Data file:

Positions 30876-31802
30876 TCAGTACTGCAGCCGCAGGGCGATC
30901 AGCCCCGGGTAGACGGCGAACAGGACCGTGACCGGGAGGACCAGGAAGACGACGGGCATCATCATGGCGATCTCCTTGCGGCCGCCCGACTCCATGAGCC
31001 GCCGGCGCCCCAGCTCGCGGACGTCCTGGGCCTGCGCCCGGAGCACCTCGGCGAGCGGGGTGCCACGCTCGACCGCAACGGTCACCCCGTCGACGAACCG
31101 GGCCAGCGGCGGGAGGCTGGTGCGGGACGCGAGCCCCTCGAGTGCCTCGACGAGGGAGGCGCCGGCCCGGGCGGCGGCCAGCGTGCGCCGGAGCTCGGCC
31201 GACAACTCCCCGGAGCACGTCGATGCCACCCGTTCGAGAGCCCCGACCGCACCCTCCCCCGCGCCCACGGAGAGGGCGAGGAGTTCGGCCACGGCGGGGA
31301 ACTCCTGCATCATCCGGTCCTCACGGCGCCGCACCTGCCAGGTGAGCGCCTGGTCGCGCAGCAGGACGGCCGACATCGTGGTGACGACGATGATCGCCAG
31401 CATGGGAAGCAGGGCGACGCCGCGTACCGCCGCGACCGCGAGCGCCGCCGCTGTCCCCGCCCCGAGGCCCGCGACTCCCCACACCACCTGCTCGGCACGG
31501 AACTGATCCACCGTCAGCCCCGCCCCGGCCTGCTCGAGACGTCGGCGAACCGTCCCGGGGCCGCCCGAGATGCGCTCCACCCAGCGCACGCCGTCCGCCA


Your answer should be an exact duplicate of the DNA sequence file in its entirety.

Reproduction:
Positions 30876-31802
30876 TCAGTACTGCAGCCGCAGGGCGATC
30901 AGCCCCGGGTAGACGGCGAACAGGACCGTGACCGGGAGGACCAGGAAGACGACGGGCATCATCATGGCGATCTCCTTGCGGCCGCCCGACTCCATGAGCC
31001 GCCGGCGCCCCAGCTCGCGGACGTCCTGGGCCTGCGCCCGGAGCACCTCGGCGAGCGGGGTGCCACGCTCGACCGCAACGGTCACCCCGTCGACGAACCG
31101 GGCCAGCGGCGGGAGGCTGGTGCGGGACGCGAGCCCCTCGAGTGCCTCGACGAGGGAGGCGCCGGCCCGGGCGGCGGCCAGCGTGCGCCGGAGCTCGGCC
31201 GACAACTCCCCGGAGCACGTCGATGCCACCCGTTCGAGAGCCCCGACCGCACCCTCCCCCGCGCCCACGGAGAGGGCGAGGAGTTCGGCCACGGCGGGGA
31301 ACTCCTGCATCATCCGGTCCTCACGGCGCCGCACCTGCCAGGTGAGCGCCTGGTCGCGCAGCAGGACGGCCGACATCGTGGTGACGACGATGATCGCCAG
31401 CATGGGAAGCAGGGCGACGCCGCGTACCGCCGCGACCGCGAGCGCCGCCGCTGTCCCCGCCCCGAGGCCCGCGACTCCCCACACCACCTGCTCGGCACGG
31501 AACTGATCCACCGTCAGCCCCGCCCCGGCCTGCTCGAGACGTCGGCGAACCGTCCCGGGGCCGCCCGAGATGCGCTCCACCCAGCGCACGCCGTCCGCCA